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Bismarck Napoleon III and the Outbreak of the Franco-Prussian War

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Bismarck Napoleon III and the Outbreak of the Franco-Prussian War Bismarck, Napoleon III, and the Outbreak of the Franco-Prussian War The unification of Germany threw all of Europe off its axis. With the formation of this new power there were now five major powers instead of four. This would work to unsettle age-old alliances and confuse the entire European continent for more than twenty years. Not least among the nations swept of their proverbial feet was France. France was a rival with the German alliance long before it merged into one state, but the new stability of a unified Germany made it a much more powerful entity. France scrambled to try and establish a sense of security, immediately demanding compensation in the form of…show more content…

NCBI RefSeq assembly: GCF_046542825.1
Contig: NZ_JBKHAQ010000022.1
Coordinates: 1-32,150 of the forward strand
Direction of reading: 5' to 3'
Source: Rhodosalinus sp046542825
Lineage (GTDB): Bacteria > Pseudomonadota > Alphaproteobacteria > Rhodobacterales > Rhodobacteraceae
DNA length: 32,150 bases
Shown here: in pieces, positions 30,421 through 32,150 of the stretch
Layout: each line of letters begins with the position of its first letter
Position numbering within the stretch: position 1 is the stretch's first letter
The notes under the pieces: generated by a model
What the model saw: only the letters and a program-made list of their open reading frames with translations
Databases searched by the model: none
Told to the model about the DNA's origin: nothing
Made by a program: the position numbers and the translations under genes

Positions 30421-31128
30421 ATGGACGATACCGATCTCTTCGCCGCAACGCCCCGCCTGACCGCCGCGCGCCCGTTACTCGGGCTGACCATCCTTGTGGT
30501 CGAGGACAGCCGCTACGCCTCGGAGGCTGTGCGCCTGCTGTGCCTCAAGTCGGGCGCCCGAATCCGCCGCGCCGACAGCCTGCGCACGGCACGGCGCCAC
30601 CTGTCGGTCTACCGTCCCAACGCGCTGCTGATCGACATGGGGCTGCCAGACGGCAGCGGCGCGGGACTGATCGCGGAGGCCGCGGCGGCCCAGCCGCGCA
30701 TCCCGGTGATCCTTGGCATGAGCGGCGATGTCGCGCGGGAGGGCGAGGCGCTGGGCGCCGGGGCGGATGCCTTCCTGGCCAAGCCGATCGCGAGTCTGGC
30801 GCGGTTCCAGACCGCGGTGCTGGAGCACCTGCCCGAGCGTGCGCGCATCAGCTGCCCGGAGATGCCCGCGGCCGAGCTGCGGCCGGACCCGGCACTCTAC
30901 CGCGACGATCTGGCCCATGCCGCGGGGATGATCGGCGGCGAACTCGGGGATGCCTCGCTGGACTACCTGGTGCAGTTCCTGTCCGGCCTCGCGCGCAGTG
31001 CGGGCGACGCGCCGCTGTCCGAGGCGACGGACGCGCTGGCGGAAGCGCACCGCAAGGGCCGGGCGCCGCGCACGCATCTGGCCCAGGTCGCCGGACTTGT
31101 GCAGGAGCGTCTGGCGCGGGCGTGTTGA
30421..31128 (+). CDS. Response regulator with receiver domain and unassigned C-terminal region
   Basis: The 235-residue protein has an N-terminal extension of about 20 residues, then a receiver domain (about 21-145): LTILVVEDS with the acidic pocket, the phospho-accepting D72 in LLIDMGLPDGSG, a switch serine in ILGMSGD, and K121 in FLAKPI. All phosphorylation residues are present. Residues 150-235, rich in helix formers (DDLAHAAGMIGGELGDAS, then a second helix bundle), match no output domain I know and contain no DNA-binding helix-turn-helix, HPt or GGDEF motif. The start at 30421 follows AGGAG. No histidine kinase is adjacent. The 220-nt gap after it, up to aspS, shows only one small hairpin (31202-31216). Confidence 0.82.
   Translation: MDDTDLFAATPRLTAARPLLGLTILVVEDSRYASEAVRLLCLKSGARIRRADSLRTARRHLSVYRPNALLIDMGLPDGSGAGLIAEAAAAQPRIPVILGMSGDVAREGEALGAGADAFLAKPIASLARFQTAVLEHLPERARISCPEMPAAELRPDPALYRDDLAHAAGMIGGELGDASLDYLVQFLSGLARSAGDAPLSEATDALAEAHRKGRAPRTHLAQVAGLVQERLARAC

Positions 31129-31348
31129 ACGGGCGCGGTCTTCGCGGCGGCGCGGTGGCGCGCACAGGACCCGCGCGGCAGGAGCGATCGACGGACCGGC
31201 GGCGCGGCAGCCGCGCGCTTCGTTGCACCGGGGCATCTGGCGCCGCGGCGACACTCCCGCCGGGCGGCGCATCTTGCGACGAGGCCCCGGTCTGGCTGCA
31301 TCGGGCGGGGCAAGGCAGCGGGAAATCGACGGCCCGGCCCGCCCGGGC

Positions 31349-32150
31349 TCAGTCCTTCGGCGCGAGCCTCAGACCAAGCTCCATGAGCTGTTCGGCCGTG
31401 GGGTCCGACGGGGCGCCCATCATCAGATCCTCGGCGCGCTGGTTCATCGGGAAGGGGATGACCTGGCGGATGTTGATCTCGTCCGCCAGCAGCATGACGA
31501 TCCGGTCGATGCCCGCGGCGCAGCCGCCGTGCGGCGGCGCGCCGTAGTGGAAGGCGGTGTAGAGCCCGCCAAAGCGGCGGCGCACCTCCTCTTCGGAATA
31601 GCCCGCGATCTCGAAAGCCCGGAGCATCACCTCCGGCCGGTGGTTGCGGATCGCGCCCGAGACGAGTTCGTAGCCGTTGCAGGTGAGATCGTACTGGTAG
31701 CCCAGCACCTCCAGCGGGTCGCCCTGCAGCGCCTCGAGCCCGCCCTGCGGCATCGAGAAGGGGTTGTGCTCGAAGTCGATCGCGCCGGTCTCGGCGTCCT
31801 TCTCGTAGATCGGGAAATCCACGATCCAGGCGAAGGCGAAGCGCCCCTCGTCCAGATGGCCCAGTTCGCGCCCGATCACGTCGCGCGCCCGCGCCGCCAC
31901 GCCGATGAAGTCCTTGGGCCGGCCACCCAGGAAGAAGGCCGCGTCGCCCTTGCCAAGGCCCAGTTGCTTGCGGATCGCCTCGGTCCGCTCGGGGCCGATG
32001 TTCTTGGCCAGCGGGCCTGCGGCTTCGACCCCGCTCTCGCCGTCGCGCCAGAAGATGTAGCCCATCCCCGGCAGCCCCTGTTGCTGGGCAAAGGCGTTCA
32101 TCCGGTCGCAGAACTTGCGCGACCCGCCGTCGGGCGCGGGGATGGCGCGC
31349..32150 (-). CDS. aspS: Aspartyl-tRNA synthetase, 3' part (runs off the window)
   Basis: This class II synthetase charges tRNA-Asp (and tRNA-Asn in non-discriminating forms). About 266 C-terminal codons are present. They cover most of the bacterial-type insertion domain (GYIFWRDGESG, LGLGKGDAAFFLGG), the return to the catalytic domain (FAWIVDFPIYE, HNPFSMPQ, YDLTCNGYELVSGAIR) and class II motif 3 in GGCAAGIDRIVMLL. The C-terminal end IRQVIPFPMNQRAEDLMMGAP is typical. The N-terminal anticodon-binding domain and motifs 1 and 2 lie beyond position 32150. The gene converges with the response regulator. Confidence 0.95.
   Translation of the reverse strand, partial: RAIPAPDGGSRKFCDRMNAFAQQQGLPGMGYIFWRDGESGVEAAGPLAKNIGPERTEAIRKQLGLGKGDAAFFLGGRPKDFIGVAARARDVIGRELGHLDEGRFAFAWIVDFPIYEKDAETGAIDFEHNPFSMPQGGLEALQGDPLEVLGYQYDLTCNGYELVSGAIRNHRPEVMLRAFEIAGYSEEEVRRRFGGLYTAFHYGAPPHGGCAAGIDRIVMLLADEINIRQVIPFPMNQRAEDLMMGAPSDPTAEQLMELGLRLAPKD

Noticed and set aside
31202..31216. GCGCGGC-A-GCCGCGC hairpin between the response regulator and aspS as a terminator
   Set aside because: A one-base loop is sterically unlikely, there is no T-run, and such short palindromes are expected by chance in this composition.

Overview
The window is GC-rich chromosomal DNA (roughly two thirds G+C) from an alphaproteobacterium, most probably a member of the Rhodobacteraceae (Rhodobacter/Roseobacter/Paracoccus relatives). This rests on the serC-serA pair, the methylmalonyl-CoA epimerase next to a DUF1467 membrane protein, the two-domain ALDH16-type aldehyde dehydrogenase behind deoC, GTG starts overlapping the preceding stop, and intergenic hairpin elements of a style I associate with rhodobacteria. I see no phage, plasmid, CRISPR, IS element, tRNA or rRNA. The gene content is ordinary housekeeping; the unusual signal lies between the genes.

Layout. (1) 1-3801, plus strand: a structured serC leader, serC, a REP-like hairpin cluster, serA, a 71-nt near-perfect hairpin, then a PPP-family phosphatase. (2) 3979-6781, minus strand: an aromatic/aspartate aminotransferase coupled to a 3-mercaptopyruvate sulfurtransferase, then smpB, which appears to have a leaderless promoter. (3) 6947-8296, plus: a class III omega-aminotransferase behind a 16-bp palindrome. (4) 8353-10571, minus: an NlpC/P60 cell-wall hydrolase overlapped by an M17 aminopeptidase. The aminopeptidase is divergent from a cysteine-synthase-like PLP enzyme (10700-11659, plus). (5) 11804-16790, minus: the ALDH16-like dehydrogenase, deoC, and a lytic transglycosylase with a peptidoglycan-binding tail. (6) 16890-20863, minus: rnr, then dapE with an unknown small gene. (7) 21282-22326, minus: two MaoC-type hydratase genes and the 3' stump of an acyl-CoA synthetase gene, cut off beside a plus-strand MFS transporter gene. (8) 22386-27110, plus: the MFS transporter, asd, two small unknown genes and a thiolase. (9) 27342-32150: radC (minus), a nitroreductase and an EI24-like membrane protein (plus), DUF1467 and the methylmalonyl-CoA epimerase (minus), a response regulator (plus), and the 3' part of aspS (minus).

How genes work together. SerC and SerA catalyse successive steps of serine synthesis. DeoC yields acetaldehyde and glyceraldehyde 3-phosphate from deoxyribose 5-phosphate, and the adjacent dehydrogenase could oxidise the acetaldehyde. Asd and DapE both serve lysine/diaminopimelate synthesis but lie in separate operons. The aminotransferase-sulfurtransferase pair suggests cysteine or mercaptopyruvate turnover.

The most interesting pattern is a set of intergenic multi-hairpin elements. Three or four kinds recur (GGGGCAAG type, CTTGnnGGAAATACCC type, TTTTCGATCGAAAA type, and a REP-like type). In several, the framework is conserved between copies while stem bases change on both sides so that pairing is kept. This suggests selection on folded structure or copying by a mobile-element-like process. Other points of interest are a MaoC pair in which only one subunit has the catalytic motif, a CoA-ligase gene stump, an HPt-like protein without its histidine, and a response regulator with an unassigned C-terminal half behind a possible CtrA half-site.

It seemed that the Germans were using the same tactic that they would use almost fifty years later, goading their enemies into an irrevocable stance and into war. Ducrot urged the French that a pre-emptive strike across the Rhine would catch Germany off guard and they could march all the way to Berlin. However, the French military heads had no plan in effect for a possible altercation with Germany and did not until the war was eminent. They toyed with the idea of a possible alignment with Austria-Hungary, but their government was wary of such an arrangement but agreed to a triple alliance that included Italy. This would, the Archduke estimated, create a force of nearly one million allied troops against a force of roughly half-a-million Germans (Hwd 47). Finally, the event that would spur the war came to pass. The Hohenzollern candidature for the Spanish crown had come open following the revolution against Queen Isabella in 1868. The crown was initially refused by Prince Charles Anthony and then offered to his son Leopold with the influence if William I. Leopold reluctantly accepted the Spanish crown out of respect and servitude to Germany (Hwd 48). The acceptance of the Spanish crown and the lack of anyone to announce it until considerable time had passed outraged the French and most of the remainder of Europe. France took it as a slap to the
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